Hi, I’m Brandon. Welcome to the Art of Yak Shaving! I currently work as a technical program manager at a large tech company in the SF Bay area, with the goal of eventually becoming self sustaining if I can ever avoid shaving yaks. I write about random topics that interest me, usually related to productivity, personal finance/investing, business, and a tech career as a software engineer and now technical program manager. Enjoy!
Here are some of my top articles:
Technical Program Management:
- My in-depth guide to System Design for Technical Program Managers to help you prep for TPM system design interviews. Also, check out my complete playbook for extra practice.
- How to Crush the Behavioral Interview for Technical Program Managers
- Everything I wish I knew about investing when I was 20: Investing for Engineers: A Guide to Building Wealth
- Avoid the hype of dividend stocks and ready Why I Avoid Dividend Stocks
- Don’t Get Burned by the FIRE Movement
- I built an electric bike and replaced my car: 1000 Miles on an Ebike: How I Ditched the Car
So what exactly is Yak Shaving?
The term Yak Shaving originated by a PhD at MIT back in the 90s, but I encountered it through Seth’s Blog.
Yak Shaving is when you set out to accomplish a main task, and get sidetracked by other tasks that have no obvious relation to the main task, yet somehow are a perceived dependency to the main task. In other words, it’s the little annoying things that you think you need to do to solve some big task.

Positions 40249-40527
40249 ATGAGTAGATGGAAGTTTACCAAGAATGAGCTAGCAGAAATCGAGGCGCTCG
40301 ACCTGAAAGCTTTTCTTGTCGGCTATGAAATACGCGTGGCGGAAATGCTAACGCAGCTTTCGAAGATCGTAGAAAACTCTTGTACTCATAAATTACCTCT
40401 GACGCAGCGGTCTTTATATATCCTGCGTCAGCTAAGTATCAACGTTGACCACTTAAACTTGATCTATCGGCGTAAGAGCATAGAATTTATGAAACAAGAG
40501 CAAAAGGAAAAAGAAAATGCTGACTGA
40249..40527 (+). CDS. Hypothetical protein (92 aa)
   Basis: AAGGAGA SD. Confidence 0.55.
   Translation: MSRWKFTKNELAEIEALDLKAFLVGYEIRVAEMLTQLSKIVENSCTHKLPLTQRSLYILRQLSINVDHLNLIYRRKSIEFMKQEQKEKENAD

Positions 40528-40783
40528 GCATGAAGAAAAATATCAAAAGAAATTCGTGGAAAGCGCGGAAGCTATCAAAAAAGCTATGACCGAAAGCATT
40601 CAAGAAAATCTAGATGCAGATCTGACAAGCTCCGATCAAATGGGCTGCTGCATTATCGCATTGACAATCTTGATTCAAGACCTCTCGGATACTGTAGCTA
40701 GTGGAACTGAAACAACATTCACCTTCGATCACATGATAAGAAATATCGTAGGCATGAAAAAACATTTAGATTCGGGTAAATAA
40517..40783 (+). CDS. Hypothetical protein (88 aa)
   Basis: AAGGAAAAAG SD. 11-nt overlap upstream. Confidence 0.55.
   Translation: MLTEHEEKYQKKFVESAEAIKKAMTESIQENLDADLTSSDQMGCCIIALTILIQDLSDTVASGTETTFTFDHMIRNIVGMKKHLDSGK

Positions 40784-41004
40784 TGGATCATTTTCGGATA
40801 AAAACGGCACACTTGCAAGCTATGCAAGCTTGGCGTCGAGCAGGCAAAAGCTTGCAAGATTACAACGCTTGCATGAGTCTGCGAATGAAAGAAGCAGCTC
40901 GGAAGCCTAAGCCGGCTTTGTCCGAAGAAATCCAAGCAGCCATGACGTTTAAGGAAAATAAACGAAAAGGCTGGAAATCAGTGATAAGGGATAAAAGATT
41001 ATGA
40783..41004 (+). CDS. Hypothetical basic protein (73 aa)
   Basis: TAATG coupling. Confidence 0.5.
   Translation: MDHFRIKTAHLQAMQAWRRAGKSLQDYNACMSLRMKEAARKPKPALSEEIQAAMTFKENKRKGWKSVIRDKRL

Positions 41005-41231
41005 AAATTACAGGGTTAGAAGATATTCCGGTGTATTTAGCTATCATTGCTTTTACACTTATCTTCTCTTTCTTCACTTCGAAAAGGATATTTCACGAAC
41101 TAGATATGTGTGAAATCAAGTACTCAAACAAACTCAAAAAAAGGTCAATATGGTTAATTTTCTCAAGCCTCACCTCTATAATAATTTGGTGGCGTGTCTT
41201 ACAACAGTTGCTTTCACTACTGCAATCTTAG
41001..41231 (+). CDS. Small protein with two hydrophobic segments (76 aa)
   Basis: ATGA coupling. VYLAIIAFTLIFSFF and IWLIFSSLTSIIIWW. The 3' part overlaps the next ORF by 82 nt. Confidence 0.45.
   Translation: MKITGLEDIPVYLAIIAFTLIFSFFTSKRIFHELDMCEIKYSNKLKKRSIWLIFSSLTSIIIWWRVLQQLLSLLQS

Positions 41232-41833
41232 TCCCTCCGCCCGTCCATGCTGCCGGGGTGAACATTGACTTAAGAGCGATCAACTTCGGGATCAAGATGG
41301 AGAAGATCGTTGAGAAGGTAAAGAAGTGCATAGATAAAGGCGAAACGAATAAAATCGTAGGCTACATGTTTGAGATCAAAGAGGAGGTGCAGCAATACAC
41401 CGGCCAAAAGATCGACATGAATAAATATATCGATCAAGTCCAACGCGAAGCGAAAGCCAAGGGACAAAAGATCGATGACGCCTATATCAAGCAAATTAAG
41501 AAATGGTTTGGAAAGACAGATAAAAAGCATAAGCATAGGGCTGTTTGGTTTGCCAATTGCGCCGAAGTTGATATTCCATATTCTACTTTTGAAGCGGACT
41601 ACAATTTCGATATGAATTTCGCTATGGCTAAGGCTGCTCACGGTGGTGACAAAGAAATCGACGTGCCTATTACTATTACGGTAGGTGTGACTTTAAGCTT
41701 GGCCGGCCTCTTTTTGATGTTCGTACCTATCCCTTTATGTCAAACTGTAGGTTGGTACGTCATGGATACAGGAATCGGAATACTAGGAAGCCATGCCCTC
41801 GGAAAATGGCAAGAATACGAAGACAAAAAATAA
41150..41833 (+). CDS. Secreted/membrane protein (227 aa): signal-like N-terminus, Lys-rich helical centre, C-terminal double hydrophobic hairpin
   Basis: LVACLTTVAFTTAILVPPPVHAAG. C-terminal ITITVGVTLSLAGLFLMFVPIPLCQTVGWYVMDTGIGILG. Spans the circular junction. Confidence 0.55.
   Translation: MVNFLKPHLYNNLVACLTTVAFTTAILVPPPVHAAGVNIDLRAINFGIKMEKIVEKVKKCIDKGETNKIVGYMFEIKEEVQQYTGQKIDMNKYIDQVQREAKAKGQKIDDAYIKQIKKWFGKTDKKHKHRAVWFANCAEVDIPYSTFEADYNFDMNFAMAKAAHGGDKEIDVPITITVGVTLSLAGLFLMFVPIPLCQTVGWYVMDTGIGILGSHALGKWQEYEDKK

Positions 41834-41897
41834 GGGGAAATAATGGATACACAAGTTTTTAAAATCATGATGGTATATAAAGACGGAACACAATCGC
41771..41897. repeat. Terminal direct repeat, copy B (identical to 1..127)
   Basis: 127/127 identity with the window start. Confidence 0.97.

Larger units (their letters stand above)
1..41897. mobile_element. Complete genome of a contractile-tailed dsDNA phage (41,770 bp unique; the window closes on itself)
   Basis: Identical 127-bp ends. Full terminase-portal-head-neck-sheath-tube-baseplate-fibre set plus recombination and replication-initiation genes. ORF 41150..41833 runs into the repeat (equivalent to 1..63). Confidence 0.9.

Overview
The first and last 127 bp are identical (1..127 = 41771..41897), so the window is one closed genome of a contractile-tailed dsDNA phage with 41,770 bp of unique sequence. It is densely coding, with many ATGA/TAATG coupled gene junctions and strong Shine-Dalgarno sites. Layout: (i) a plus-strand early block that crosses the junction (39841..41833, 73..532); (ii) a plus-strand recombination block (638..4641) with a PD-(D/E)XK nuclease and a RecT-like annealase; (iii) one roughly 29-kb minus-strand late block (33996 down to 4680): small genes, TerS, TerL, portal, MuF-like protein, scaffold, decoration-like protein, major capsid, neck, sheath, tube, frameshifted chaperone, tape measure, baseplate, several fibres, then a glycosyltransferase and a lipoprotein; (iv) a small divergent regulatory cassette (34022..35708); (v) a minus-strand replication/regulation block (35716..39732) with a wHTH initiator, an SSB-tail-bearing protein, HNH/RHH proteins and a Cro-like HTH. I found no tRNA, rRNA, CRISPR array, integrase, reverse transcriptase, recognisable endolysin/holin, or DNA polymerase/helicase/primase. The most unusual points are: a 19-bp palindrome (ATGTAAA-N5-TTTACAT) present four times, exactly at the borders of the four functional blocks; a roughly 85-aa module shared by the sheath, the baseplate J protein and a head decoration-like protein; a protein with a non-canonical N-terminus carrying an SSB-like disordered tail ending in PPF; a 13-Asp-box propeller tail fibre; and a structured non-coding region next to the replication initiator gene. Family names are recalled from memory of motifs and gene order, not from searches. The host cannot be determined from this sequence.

For example, some time ago I decided to learn Android and proceeded to download the Android SDK and related software. It’s large; quite large. So large, that I didn’t have enough room on my tiny SSD. So I decided to buy a larger SSD. Problem solved.
Well, except, I still had to migrate over to the new SSD. But before I could do that, I needed to backup my data like any responsible person would. I copied over my data to my headless server. Although the data copied successfully, I received a few ambiguous warnings about the health of the hard drives on the server. I decided now was a good time to backup offsite as well. So I started searching around for simple backup services. I finally decided on BackBlaze, but their consumer product doesn’t support us consumers who use Windows Server, so I had to sign up for their enterprise cloud storage and was on my own to find software.
This of course opened up its own adventure of searching the internet forums for the best software that would work with Windows Server. I found a few options, downloaded them and started trials to test out the backups. Finally, I landed on Arq and backups were in progress, but would take a few days to complete.
What was I doing again? Oh right, learning Android. Apparently the only way to do that was to find some backup software.